It's been four years since I started shooting LUMIX cameras and after all these years it's truly changed my photography. As I've stated in past posts, I don't make a living as a photographer. My passion is on the business and marketing side, but put a camera in my hands and I'll match my love for the craft anybody. Spending time over the years with artists like my buddy Dan, I've learned a lot and often know more than I let on!
I'm a big fan of this relatively new series, Lumix Stories. Daniel's out and about in Cook Inlet and taking full advantage of the GH5's dual image stabilization. Shooting without a tripod, I love his comment about almost never using a tripod and feeling like a kid again!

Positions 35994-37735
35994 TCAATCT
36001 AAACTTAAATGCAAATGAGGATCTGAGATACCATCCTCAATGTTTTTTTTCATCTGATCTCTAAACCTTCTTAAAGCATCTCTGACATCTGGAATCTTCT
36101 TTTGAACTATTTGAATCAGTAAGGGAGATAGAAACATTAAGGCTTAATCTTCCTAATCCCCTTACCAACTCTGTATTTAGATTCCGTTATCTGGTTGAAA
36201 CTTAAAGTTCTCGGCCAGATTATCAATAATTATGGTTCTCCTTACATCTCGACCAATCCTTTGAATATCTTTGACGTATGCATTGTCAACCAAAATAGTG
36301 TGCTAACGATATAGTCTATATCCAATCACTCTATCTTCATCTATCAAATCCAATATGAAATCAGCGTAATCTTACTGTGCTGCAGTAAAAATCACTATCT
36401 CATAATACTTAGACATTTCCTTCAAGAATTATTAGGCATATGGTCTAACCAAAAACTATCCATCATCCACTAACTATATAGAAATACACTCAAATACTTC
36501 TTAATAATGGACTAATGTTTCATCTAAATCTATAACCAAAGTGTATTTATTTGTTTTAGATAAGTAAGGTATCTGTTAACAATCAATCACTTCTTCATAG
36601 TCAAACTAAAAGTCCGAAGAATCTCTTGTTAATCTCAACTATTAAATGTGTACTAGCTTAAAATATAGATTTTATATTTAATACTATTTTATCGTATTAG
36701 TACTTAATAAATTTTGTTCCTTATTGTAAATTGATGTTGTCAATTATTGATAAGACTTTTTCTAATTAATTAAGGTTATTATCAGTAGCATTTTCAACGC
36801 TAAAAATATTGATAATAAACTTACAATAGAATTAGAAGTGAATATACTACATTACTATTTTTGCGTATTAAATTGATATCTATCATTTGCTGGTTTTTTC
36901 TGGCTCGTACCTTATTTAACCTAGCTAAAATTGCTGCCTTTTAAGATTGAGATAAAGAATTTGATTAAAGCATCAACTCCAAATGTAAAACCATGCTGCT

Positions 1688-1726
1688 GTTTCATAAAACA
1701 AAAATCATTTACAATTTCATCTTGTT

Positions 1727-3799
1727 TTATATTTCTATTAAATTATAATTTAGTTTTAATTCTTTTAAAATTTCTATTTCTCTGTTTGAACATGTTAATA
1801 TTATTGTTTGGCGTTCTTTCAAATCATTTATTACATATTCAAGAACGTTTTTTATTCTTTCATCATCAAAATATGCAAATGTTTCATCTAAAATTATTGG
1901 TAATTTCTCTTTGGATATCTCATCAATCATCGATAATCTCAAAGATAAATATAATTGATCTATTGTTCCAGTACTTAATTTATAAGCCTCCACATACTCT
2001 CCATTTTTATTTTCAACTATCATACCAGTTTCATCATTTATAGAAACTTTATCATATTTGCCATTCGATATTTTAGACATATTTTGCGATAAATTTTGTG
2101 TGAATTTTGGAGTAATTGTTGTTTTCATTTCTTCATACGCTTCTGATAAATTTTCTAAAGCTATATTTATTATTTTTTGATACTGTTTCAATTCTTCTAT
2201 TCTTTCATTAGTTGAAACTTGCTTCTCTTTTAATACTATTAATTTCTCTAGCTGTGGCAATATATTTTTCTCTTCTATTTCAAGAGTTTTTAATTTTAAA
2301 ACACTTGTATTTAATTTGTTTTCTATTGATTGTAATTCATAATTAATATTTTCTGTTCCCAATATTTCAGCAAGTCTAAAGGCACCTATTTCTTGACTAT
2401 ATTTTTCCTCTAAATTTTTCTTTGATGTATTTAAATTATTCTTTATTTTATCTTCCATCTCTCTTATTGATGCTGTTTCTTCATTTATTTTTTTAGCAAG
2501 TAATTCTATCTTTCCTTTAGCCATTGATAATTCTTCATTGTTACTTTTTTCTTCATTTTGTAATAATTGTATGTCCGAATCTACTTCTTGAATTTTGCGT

Check out more of Daniel's work by clicking on any of the images below linking to his Luminary page in the Lumix Lounge. You'll find links to his website, Facebook page, and tweet stream.
Regardless of what you photograph for your core business, there's so much you can learn with Daniel on your radar!
Daniel's Gear in this Video: Click thumbnail for more information
Images copyright Daniel J. Cox. All rights reserved.
Intro by Skip Cohen
My good buddy Mark Toal shared this post on the Mirrorless Photo Tips blog a couple of weeks ago. He also shared more images captured in "IA" in 2016. While most of us shoot in Shutter or Aperture mode, there are so many image captures that often don't give us the time to think about the camera settings. "IA," as Mark explains, gives him the time to concentrate on composition.